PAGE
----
It is therefore, against the backcloth of changing realities in the wider region, that references to trilateral cooperation between Australia, India and Indonesia, around the Cocos Islands and it acting as a 'lily pad' for 'extending the strategic reach of RAAF aircraft and sustaining operations of unmanned aerial vehicles' can be regarded as US-led military planning designed for strategic advantage. (9) It is no surprise hidden within the massive US defence policy bill totalling US$700 billion lie budget allocations for 'other weapons needed to halt an erosion of the military's combat readiness'. (10)
The Cocos Islands, situated close to western Indonesia, remain Australian sovereign territory. They are also near to highly sensitive and congested shipping-lanes used by the merchant fleets of most regional countries.
Military facilities on the Cocos Islands were used extensively during the Second World War and later in the 1980s hosted highly sensitive Australian military signals equipment used for monitoring and intercepting 'volumes of regional naval and military communications'. (11) The signals equipment later included additional communications satellite earth stations together with 'radio mast sets, including a 44-metre wide circularly disposed antenna array for high-frequency and very high-frequency radio direction finding'. (12)
The signals equipment on the Cocos Islands was also noted to possess a state range to defence facilities at Russell Hill, Canberra. (13) Using a standard Peters Projection Map of the World, the range arc swings through a large part of Asia and well within transmission distance with US facilities based on Diego Garcia which, in turn, are linked to Pine Gap, Central Australia, and Silvermine, on the far side of the Indian Ocean in South Africa.
The stated references to unmanned aerial vehicles or drones is particularly significant as they have been used increasingly for intelligence collection and also pre-emptive strikes upon targets. The former have often been used to clarify targets for the latter. They have also become a weapon of choice for US-led military planning, operated by sophisticated signals intelligence equipment.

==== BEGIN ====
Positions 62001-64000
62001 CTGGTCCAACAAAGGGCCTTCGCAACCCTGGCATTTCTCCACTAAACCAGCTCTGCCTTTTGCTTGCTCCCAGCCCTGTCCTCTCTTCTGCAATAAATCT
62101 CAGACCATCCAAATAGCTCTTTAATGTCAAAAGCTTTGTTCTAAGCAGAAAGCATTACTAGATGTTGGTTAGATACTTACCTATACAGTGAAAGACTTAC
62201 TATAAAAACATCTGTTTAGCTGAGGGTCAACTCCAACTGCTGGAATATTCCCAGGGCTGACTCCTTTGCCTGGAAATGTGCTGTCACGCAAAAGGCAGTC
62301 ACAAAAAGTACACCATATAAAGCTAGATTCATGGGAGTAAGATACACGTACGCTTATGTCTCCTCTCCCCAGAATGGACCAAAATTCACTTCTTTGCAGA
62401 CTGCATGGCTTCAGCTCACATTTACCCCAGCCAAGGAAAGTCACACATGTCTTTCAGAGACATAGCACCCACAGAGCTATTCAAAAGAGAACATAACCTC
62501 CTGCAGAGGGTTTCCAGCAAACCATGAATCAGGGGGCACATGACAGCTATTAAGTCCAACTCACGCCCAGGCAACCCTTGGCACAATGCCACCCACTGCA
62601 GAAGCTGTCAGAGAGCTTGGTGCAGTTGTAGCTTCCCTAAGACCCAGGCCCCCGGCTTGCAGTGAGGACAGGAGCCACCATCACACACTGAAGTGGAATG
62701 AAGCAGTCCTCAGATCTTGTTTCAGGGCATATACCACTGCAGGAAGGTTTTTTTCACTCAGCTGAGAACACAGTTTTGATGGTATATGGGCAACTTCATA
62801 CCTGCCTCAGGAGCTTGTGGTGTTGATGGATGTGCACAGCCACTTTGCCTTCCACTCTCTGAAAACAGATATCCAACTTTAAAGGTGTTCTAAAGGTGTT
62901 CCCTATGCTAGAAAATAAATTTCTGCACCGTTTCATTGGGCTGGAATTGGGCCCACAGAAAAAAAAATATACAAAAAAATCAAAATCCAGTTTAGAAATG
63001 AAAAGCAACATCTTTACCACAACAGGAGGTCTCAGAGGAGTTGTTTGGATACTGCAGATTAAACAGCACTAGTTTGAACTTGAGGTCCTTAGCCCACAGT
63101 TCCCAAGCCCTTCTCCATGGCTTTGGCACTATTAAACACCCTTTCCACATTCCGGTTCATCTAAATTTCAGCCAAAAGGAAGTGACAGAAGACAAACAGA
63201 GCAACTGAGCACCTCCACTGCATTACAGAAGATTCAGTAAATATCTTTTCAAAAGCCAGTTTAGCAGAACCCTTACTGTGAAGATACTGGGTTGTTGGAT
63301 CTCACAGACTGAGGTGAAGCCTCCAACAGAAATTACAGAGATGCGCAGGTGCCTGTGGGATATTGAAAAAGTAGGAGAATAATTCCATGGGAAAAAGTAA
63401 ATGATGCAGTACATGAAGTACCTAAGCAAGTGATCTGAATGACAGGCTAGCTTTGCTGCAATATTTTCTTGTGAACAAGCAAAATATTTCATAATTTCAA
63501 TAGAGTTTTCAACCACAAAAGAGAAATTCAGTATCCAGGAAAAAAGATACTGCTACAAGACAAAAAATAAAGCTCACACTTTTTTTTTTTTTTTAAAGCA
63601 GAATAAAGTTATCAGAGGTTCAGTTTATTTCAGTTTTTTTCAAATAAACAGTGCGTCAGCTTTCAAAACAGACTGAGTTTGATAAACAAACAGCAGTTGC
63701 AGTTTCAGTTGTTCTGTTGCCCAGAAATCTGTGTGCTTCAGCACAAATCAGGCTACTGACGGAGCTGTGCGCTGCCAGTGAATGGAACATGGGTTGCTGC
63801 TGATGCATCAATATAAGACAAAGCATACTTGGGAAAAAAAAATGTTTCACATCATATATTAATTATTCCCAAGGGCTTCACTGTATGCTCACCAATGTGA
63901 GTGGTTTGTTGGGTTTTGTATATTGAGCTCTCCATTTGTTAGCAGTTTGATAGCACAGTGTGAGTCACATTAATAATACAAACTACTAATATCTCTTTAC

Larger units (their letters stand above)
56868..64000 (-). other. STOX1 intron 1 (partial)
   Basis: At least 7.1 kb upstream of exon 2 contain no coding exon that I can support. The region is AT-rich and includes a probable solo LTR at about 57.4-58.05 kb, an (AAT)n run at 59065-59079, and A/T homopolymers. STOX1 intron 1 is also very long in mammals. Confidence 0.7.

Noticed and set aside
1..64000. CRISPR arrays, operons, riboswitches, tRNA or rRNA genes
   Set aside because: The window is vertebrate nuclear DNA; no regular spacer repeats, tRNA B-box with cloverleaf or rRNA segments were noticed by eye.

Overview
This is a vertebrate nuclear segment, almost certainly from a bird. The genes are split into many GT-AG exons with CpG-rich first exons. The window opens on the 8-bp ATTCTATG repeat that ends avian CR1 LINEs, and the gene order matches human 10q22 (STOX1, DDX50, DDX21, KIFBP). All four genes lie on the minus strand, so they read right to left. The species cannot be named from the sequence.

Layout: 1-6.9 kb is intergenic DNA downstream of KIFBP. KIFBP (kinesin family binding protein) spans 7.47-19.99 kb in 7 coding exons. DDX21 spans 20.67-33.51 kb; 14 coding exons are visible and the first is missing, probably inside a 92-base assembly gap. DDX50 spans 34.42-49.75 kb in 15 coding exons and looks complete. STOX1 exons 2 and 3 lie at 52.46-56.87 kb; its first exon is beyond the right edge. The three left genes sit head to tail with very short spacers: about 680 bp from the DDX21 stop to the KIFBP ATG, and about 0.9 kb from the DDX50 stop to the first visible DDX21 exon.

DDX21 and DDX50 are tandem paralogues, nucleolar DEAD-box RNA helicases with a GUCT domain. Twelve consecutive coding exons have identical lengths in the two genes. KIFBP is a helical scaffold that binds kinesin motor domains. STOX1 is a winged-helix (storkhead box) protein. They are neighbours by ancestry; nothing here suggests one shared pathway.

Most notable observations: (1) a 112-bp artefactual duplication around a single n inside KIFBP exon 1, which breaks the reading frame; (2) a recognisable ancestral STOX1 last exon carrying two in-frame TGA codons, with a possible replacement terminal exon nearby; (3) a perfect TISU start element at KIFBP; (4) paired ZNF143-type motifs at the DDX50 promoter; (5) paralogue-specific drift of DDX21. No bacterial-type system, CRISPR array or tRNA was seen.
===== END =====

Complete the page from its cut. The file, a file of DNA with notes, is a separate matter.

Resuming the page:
If recent defence publications are to provide a blue-print for future real-war scenarios there is little ambiguity about intended adversaries. One paper regarded China as possessing 'serious challenges for Australian defence policy'. (14) It also stated 'much more thought needs to be given to the expansion of the Australian Defence Force (ADF) and its capacity to engage in high-intensity conflict', together with standard defence and 'the conduct of operations further afield'. (15)
1. China's rise a threat to security, Australian, 15 November 2017.
2. Keeping a grip on foreign policy reins of two horses, The Weekend Australian, 25-26 November 2017.
3. Isolationist America allowing China to fill Southeast Asia's void, Australian, 10 November 2017.
4. Australia's Management of Strategic Risk, ASPI 15 October 2017, Paul Dibb and Richard Brabin-Smith; see also, 'Overhaul nation's defence strategy' to handle China's rise, experts warn, Australian, 15 November 2017.
5. China's rise poses growing threat, Australian, 15 November 2017.
7. Faulty road map in a GPS world, Australian, 24 November 2017.
8. Labor's damaging Quad qualms are an insult to India, The Weekend Australian, 18-19 November 2017.
9. Common challenges provide platform for regional co-operation, Australian, 27 November 2017.
10. $924 bn defence bill sent to Trump, Australian, 18 November 2017.
11. Listening post revealed on Cocos Islands, The Age (Melbourne), 1 November 2013; see also, G.C.H.Q., The Secret Wireless War 1900-86, Nigel West, (London, 1987), page 244, which has provided information about secret British monitoring of regional Japanese signals in the Second World War and their linkage to four Australian-based stations.
12. Listening post, ibid.
14. Dibb and Brabin-Smith, op.cit., 15 October 2017.